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  5. "Der Koch"

"Der Koch"

Translation:The cook

February 3, 2015



From Koch it is easy to see where the English noun "cook" came from...


Does chef have the same implication as french where it can also mean boss?


"Der Chef" or "die Chefin" actually mean "the boss" or "the leader" in English exactly like the French word "le chef", whereas "chef" in English is just another term for a cook; usually the head (get it?) cook of a restaurant.

English also has "chief" which also means "boss" or "leader."

All of these words in German, French, and English come from the same Old French word "chief." The etymology actualy gets more interesting than that--such as how it relates to the German origin for "Haupt" and English word "head"--but that's a bit of a tangent.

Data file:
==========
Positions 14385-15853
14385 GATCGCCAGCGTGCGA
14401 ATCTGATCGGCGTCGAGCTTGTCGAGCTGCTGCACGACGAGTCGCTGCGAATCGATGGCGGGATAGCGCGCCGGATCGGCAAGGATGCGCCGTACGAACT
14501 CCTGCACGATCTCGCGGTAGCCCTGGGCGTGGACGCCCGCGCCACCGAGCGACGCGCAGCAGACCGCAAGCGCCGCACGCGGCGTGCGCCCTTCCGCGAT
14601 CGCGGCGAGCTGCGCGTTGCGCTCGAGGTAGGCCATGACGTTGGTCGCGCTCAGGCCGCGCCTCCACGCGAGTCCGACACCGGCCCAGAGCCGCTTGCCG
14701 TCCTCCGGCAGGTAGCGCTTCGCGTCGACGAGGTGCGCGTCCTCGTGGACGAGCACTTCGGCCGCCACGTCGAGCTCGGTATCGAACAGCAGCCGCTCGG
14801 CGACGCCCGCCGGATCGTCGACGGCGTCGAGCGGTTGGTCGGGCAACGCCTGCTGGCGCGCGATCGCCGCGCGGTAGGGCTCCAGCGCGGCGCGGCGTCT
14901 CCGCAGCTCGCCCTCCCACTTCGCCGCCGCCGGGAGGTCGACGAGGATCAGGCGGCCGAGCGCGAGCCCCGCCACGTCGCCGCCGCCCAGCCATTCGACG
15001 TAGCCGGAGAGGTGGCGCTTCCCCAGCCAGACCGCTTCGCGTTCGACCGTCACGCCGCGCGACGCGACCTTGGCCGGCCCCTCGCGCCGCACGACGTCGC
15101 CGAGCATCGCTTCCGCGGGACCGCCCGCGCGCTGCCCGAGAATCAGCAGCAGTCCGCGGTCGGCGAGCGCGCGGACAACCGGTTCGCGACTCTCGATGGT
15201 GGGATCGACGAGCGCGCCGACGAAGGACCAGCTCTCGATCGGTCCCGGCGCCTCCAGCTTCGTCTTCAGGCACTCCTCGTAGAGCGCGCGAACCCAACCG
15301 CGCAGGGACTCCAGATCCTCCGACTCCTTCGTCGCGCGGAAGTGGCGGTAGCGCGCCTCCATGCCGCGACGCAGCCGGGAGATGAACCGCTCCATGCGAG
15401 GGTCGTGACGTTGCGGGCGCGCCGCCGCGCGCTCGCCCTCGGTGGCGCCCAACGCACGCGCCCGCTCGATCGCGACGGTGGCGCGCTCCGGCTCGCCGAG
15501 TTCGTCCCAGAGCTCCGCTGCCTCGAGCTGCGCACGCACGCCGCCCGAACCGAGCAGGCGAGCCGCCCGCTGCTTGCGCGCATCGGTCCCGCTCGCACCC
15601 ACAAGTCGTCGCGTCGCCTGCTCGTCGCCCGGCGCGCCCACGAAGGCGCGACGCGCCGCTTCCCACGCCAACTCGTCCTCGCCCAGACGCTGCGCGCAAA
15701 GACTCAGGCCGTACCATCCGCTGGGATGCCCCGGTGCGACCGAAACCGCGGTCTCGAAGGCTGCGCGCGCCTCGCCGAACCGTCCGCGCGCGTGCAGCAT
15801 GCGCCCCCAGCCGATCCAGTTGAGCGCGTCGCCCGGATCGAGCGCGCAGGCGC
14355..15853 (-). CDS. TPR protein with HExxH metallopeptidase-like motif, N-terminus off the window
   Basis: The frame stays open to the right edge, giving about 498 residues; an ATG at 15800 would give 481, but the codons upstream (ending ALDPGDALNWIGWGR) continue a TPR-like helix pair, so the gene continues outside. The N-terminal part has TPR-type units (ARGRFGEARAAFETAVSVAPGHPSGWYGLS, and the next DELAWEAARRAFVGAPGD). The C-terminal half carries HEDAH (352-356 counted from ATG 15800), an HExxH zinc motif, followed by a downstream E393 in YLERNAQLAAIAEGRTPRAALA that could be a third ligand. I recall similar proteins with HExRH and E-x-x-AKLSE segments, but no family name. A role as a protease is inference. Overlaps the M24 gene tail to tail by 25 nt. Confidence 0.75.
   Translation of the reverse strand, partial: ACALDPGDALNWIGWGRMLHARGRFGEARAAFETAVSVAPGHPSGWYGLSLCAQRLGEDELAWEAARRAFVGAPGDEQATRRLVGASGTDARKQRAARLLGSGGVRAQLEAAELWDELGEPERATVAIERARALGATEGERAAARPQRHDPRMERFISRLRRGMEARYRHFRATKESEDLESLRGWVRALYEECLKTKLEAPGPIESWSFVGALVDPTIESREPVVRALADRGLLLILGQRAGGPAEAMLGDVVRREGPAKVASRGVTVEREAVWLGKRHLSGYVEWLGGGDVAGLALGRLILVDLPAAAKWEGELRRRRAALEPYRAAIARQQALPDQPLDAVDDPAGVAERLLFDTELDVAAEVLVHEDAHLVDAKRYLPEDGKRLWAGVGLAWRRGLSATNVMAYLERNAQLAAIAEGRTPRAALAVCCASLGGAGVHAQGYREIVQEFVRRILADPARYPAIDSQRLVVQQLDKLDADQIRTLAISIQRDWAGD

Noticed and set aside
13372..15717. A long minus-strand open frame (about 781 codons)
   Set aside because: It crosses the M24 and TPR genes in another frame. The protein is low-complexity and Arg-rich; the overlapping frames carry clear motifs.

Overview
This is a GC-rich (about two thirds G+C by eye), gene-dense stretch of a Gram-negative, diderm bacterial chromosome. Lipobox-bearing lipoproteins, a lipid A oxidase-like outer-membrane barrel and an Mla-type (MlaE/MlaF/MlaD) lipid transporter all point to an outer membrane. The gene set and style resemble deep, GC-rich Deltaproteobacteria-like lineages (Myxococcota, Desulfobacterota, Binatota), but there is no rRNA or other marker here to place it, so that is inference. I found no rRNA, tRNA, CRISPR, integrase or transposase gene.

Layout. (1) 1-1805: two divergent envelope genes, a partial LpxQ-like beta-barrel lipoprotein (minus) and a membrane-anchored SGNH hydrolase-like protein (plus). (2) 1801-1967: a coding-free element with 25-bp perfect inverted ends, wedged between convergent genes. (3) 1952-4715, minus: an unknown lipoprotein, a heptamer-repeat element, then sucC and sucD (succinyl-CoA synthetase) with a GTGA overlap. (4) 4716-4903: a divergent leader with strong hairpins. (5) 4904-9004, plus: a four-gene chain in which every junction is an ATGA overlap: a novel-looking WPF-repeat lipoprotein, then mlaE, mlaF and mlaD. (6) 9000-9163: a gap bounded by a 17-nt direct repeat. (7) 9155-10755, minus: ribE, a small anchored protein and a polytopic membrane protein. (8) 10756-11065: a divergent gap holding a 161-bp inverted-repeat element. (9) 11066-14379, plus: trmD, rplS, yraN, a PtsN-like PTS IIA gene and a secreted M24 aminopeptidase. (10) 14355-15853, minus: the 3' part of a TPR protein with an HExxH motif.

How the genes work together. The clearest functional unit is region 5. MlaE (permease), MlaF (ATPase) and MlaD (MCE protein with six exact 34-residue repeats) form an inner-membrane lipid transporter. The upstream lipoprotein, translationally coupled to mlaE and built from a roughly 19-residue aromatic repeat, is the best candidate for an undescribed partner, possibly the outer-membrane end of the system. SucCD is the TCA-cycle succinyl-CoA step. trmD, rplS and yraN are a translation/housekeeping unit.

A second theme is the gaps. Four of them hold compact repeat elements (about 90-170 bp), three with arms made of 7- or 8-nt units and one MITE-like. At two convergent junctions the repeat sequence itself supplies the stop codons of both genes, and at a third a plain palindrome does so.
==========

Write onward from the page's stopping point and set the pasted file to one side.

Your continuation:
Anyway, hope this helps!


It is a strange translation ...man kann sagen chefkoch, but that does not mean the every cook is a chefkoch

[deactivated user]

    Does 'Der Koch' mean 'The Cook' generally, or does it's meaning lean to any specific gender (m/f)?


      It's technically the male term (female would be die Köchin). There might be some situations where the male term is used as the 'generic' term, but usually you'd try to avoid that. There's a bit of a discussion here: https://en.wikipedia.org/wiki/Gender_neutrality_in_languages_with_grammatical_gender#German


      It gave "The male cook" as a mistake! Oh, my!


      Does every proffesion is masculine or feminine, depending on gender of the person itself?

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